One of the best things about iPhoto is its friendly interface, so even a complete newcomer to the system won't have much trouble editing with iPhoto. Still, there are some tips and hints to keep in mind that will make your life much easier as you groom your photos to look their best!
Once you've selected the photo you want to work on, click "Edit."
You'll get a larger view of that photo. You can adjust the size of the photo with the bar in the lower right hand corner, which people sometimes miss. It allows you to zoom in on an area of the picture, make the whole thing smaller, or enlarge it significantly. This doesn't change the size of the photo itself, only the amount of space you have to work with.
When editing with iPhoto, you can work with up to eight photos at a time (although it's not recommended as they'll appear quite small). To do this, pick one of the pictures you want to work with and enter into the edit mode. The other photos in your library will appear in a bar at the top of the window. Hold down the apple key and select the other photos you want to work with. They will appear in a staggered view in the main window.
IPhoto has a handy little "enhance" key at the bottom of the window. This function does exactly what it sounds like: it enhances the colors and edges in your photo.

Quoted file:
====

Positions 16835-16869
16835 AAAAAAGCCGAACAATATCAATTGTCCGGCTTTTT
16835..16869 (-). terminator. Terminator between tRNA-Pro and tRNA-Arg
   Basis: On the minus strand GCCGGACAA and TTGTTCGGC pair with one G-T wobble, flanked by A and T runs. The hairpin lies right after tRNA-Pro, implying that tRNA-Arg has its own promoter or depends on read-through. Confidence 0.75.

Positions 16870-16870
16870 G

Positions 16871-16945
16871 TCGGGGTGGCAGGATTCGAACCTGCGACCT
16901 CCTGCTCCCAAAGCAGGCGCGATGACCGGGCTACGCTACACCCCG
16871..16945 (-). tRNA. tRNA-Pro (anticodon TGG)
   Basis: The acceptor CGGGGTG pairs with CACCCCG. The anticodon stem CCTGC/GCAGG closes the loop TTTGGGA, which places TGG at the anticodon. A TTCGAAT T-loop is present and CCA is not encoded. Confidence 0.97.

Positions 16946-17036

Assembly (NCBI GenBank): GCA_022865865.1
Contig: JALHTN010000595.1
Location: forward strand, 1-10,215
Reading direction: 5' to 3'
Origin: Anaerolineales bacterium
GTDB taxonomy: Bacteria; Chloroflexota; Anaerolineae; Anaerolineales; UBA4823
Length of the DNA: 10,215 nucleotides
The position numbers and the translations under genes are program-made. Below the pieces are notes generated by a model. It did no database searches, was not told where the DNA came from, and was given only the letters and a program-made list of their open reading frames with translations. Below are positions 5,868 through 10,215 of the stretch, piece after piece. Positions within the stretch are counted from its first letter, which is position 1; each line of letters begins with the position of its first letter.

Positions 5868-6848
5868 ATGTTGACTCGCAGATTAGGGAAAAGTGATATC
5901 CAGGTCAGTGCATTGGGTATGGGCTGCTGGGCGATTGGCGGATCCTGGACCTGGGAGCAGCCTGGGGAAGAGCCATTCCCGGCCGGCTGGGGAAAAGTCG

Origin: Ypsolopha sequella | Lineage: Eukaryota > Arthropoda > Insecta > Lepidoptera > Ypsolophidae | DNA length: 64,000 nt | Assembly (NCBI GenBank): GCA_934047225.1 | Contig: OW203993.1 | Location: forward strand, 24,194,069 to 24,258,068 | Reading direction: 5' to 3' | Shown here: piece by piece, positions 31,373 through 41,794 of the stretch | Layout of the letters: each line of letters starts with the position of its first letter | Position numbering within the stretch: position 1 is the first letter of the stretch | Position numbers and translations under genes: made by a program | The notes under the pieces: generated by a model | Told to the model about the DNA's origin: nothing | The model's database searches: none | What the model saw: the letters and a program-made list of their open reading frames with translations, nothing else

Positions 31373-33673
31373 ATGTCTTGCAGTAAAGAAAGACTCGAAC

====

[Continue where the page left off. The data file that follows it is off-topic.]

The photo on the bottom is an enhanced version of the photo on the top. Most of the time, you'll want to enhance your photos. However, some pictures -- especially those taken with limited light -- can acquire a grainy look when you enhance them. If that happens, use the fail safe when editing with iPhoto: select undo from the edit menu. Also, notice that the enhancement doesn't fix things like red eye: it just brightens things up.
The red eye reduction is simple enough: just click the center of the area you want to tone down. Click as many times as needed, but if you overdo it, the surrounding color will lose all tone (in which case you can resort to that "undo" function again). Notice that some types of red eye just can't be fixed. If it looks more like the white light at the end of the proverbial tunnel than a simple red gleam, you're probably stuck with it.
And there you have it: the four basic functions for editing with iPhoto!
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